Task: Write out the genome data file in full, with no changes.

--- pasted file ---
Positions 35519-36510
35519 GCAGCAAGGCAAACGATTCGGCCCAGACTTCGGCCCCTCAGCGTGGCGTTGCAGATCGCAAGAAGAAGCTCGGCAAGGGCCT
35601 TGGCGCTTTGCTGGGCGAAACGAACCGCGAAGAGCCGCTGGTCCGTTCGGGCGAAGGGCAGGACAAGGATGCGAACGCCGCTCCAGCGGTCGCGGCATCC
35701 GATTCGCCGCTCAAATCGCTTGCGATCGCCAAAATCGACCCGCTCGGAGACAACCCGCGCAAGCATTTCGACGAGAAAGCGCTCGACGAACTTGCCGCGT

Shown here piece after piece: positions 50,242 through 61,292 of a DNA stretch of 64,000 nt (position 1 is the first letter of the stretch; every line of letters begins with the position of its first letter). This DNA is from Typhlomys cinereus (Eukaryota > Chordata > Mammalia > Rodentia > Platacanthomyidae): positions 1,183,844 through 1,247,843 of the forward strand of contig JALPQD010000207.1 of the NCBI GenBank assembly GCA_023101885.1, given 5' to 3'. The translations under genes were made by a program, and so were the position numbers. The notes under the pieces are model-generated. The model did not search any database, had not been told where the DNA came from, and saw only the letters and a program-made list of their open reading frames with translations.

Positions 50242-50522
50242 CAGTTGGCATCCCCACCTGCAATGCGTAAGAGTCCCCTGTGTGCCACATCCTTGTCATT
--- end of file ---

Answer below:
Positions 35519-36510
35519 GCAGCAAGGCAAACGATTCGGCCCAGACTTCGGCCCCTCAGCGTGGCGTTGCAGATCGCAAGAAGAAGCTCGGCAAGGGCCT
35601 TGGCGCTTTGCTGGGCGAAACGAACCGCGAAGAGCCGCTGGTCCGTTCGGGCGAAGGGCAGGACAAGGATGCGAACGCCGCTCCAGCGGTCGCGGCATCC
35701 GATTCGCCGCTCAAATCGCTTGCGATCGCCAAAATCGACCCGCTCGGAGACAACCCGCGCAAGCATTTCGACGAGAAAGCGCTCGACGAACTTGCCGCGT

Shown here piece after piece: positions 50,242 through 61,292 of a DNA stretch of 64,000 nt (position 1 is the first letter of the stretch; every line of letters begins with the position of its first letter). This DNA is from Typhlomys cinereus (Eukaryota > Chordata > Mammalia > Rodentia > Platacanthomyidae): positions 1,183,844 through 1,247,843 of the forward strand of contig JALPQD010000207.1 of the NCBI GenBank assembly GCA_023101885.1, given 5' to 3'. The translations under genes were made by a program, and so were the position numbers. The notes under the pieces are model-generated. The model did not search any database, had not been told where the DNA came from, and saw only the letters and a program-made list of their open reading frames with translations.

Positions 50242-50522
50242 CAGTTGGCATCCCCACCTGCAATGCGTAAGAGTCCCCTGTGTGCCACATCCTTGTCATT